|Thorntonbank Wind Farm|
|Location||28 km north off the Belgian coast|
|Construction began||February 2008|
|Commission date||18 September 2013|
|Construction cost||€ 1.3 billion|
|Max. water depth||27 m|
|Distance from shore||30 km|
|Rotor diameter||126 m|
|Make and model||Senvion: 6 × 5MW, 48 × 6.15MW|
|Nameplate capacity||325 MW|
|Commons||Related media on Commons|
The Thorntonbank Wind Farm is an offshore wind farm, 30 km (19 mi) off the Belgian coast, in water ranging from 12 to 27 metres (39 to 89 ft) deep.
Electricity production started in early 2009, with a capacity of 30 MW. The capacity was increased to a total of 214 MW in 2012 and 325 MW in 2013.
The first phase was built by C-Power and consists of six REpower offshore wind turbines of 5 MW capacity on the Thornton sandbank, at a cost of €153 million. It was commissioned in June 2009. A 37 km 150 kV undersea cable connects the Thorntonbank Wind Farm to the shore.
The first phase of what will ultimately be a 325 MW wind farm was completed in September 2008. The six REpower 5 MW turbines, which were installed on concrete gravity foundations, were linked to the Belgian power grid, giving a total rated capacity of 30 MW for the first stage. The full story of the design, engineering, construction and installation of the Thorntonbank Wind Farm (first phase) is told in an illustrated book that was published in November 2010.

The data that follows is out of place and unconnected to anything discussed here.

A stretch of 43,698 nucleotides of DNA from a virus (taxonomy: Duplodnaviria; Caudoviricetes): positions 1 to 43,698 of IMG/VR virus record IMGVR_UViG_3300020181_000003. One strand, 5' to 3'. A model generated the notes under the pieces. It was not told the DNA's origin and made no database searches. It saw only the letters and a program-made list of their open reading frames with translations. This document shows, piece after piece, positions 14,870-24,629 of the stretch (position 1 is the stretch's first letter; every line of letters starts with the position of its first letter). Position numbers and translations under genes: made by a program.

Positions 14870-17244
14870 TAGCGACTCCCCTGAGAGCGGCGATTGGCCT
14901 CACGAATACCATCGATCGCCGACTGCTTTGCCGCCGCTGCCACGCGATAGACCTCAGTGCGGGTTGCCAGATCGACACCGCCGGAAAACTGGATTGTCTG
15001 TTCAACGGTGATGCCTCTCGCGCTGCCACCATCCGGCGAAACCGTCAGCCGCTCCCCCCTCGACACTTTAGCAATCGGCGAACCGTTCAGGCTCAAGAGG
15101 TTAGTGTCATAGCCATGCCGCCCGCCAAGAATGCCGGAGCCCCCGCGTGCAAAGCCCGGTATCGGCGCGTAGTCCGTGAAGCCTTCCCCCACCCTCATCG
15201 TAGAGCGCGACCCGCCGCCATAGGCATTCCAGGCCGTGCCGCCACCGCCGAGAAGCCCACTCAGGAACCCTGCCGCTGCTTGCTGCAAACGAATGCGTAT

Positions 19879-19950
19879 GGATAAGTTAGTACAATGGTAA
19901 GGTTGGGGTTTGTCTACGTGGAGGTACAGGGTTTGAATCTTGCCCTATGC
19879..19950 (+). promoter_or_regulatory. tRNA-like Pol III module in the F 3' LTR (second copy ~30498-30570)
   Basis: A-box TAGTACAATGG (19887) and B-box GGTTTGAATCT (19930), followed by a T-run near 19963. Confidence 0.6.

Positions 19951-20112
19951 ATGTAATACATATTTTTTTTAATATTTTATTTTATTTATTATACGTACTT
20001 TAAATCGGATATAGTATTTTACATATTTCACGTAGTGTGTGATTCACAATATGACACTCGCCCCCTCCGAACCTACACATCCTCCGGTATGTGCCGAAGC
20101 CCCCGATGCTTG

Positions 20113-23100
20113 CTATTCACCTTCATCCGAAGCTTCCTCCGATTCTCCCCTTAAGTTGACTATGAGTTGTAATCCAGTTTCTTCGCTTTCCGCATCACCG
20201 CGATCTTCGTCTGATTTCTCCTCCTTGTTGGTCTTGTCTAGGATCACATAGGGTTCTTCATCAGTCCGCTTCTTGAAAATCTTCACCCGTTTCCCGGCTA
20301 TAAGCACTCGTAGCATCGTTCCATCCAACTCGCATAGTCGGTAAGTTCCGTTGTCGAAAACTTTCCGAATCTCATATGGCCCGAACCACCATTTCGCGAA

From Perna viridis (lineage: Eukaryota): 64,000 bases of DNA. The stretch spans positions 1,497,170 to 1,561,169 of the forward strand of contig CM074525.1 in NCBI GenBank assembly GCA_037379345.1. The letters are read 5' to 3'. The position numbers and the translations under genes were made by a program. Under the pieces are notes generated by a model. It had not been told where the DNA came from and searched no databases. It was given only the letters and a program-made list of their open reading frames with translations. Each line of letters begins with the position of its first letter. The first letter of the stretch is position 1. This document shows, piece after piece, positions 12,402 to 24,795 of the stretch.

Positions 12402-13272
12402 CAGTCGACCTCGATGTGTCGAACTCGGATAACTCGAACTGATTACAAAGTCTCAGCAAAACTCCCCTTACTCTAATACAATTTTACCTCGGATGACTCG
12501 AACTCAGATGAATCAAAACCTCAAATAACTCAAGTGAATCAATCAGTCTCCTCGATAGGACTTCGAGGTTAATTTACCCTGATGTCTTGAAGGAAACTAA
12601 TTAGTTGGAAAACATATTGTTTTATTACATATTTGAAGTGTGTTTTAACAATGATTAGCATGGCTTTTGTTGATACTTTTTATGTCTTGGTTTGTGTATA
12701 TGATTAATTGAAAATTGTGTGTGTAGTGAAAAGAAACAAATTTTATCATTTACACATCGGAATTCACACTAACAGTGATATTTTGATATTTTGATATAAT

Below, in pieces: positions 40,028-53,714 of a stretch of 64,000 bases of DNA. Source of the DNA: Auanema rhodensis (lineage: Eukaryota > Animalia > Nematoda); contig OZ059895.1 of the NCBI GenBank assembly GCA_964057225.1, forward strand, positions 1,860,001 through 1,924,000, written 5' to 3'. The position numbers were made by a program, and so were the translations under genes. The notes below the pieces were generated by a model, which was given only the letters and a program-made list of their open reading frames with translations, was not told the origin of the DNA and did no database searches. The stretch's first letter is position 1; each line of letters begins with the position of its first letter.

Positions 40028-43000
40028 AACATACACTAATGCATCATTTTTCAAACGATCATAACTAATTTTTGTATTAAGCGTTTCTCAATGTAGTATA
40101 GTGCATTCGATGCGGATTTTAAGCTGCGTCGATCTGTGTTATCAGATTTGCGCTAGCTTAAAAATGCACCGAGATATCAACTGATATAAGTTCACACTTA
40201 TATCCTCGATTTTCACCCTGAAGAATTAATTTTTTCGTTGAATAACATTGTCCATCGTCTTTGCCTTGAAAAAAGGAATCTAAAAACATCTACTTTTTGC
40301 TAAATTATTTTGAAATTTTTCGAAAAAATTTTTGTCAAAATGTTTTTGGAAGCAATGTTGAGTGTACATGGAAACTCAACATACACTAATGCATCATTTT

In these phases, a total of 48 additional wind turbines of 6.15MWp were installed.
Phase 2, completed in October 2012, comprises the installation of 30 of the 48 wind turbines.These wind turbines have been installed on steel jacket foundations designed by OWEC Tower AS and assembled at Smulders, Hoboken.
In the third and last phase, completed in September 2013, the remaining 18 wind turbines were installed, bringing the total capacity to around 325 MW.
To assess the environmental impact C-Power has enlisted the assistance of the Research Institute for Nature and Forest (INBO) and the Institute for Agricultural and Fisheries Research (ILVO ) to obtain the most detailed possible information on the occurrence of these animal species at Thornton Bank and to assess the possible effect of a wind farm on them.
How the Wind Farms affect the landscape will be studied by WES-Onderzoek & Advies, who were also involved in earlier research in connection with the perceived impact on the landscape of near shore wind farms.
Offshore wind farms may affect sea fishing. Certain areas may be closed to commercial fishing, as a result of which the total area that can be fished is reduced, but new habitats may also be created as a result. The basis for this study is a thorough investigation of the importance of the Thornton Bank for sea fishing.
Offshore wind farms create new structures at sea and by definition they therefore pose an additional risk to the safety of shipping. C-Power has, however, chosen a location which is a long way from the most important shipping routes so that this risk can be reduced to a minimum. C-Power will be calling upon the specialised knowledge of German consultants Germanischer Lloyd.
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